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Not Quite Hollywood / one sheet / Australia

25.09.13

Poster Poster
Title
Not Quite Hollywood
AKA
Not Quite Hollywood: The Wild, Untold Story of Ozploitation! (full title)
Year of Film
2008
Director
Mark Hartley
Starring
Steve Bisley, Jamie Blanks, Jamie Lee Curtis, Barry Humphries, John Jarratt, Barry Jones, Brian Jones, Stacy Keach, Ted Kotcheff, Brian Trenchard-Smith, Quentin Tarantino
Origin of Film
Australia
Genre(s) of Film
Steve Bisley, Jamie Blanks, Jamie Lee Curtis, Barry Humphries, John Jarratt, Barry Jones, Brian Jones, Stacy Keach, Ted Kotcheff, Brian Trenchard-Smith, Quentin Tarantino,
Type of Poster
One sheet
Style of Poster
--
Origin of Poster
Australia
Year of Poster
2008
Designer
Marcus Cobbledick (Madman Entertainment)
Artist
Various (partially a montage of original poster images)
Size (inches)
26 10/16" x 39 7/16"
SS or DS
SS
NSS #
--
Tagline
Finally an Aussie film packed full of boobs, pubes, tubes... and a bit of kung fu.

Not Quite Hollywood is an excellent, raucous documentary looking at the Ozploitation genre of films – the low budget horror, action and comedies packed full of sex, violence and swearing that were made following the introduction of the adult ‘R’ rating by Australian censors in 1971. Featuring just about every surviving filmmaker and actor, the film intercuts new and archive interviews with footage from a huge list of titles that were made during the roughly 15 year period that the genre flourished. Writer/director Mark Hartley has a clear abiding love of the genre and wants to treat the viewer to as many clips and details as possible – you certainly won’t be bored watching this documentary.

Featuring films such as the action/horror Road Games, the dystopian horror Turkey Shoot, the telekinetic coma patient on rampage flick Patrick and the post-apocalyptic action classic Mad Max, it also has interviews with fans of the genre such as director Quentin Tarantino who admits to becoming obsessed with several of the films in the genre. He is interviewed both alone and alongside his friend the Anglo-Australian director Brian Trenchard-Smith (BMX Bandits, Dead End Drive-In) and these sections are particularly entertaining. I guarantee that you’ll come away from watching the documentary with a list of films to check out as soon as possible – I know I did!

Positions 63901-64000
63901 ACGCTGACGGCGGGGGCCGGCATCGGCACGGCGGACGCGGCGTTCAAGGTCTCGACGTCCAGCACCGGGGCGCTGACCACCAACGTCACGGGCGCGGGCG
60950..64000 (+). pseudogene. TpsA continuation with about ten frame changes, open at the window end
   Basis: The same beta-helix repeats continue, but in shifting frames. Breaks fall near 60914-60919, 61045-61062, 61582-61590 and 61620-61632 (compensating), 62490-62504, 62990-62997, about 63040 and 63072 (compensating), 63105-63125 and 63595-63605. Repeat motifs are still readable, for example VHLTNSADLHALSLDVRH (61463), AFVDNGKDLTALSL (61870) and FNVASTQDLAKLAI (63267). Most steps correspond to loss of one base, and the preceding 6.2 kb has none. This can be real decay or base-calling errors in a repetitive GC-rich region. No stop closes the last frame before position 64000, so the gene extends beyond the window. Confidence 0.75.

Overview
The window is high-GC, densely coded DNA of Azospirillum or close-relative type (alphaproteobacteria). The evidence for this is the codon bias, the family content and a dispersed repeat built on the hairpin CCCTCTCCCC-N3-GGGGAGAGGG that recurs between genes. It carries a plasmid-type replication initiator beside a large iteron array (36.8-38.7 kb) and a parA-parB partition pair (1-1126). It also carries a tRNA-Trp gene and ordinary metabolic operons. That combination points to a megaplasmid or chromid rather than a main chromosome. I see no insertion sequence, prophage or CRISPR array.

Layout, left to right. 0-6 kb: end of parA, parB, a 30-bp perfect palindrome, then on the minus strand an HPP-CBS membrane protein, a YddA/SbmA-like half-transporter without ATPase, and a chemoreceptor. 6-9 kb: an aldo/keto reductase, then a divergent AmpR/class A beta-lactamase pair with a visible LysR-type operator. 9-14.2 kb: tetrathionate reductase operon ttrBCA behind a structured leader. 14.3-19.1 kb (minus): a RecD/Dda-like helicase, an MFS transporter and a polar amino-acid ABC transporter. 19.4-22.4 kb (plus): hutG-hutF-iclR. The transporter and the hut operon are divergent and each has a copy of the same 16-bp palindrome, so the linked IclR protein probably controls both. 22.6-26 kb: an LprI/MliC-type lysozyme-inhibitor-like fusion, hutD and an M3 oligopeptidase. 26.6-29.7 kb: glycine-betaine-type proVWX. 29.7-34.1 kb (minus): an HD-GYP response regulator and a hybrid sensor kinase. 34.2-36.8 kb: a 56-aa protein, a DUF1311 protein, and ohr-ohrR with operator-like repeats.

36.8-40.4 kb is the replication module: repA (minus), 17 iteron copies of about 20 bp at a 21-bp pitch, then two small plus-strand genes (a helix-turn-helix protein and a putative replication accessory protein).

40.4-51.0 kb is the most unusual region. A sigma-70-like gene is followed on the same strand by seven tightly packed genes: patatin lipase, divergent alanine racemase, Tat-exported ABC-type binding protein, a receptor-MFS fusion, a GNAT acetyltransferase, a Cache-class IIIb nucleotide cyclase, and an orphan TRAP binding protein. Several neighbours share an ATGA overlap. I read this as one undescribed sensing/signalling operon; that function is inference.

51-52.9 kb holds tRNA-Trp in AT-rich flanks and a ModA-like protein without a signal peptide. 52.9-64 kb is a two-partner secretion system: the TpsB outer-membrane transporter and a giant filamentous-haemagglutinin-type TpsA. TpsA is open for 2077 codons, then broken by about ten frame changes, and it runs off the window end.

This poster, which features several images from the original posters of the films, was put together by Marcus Cobbledick who is the ‘Theatrical Art Director’ at the film’s distributor Madman Entertainment. He is interviewed about his job in this article and mentions this particular poster:

‘Not Quite Hollywood was a special title as I was involved in the project before pre-production and worked many hours on the film itself. We had access to thousands of wonderful production stills and vintage posters from the archives so we were spoilt for choice when selecting images for the poster montage.’

Mark Hartley was interviewed on the (now defunct Media & Culture Australia) site and mentions that Cobbledick also had a hand in the opening title sequence for the film:

‘I had collected, over the years, so much poster art, and we had amassed an amazing amount of stills when we were doing the research. I said to [our graphic designer] Marcus Cobbledick: We just need to keep a real 70s feel, because all the poster art was so great. It’s a lost art. So I wanted everything to have that sort of sensibility to it, and he ran with it. He was getting briefs that no-one really gets: We need to get a photo of such-and-such, and then vomit on her’

Bonus points if you can name each film featured on this poster!

Mad Max / quad / UK

17.12.12

Poster Poster
Title
Mad Max
AKA
Interceptor (Italy)
Year of Film
1979
Director
George Miller
Starring
Mel Gibson, Steve Bisley, Joanne Samuel, Hugh Keays-Byrne, Tim Burns, Geoff Parry
Origin of Film
Australia
Genre(s) of Film
Mel Gibson, Steve Bisley, Joanne Samuel, Hugh Keays-Byrne, Tim Burns, Geoff Parry,
Type of Poster
Quad
Style of Poster
--
Origin of Poster
UK
Year of Poster
1979
Designer
Tom Beauvais
Artist
Tom Beauvais
Size (inches)
30" x 39 15/16"
SS or DS
SS
Tagline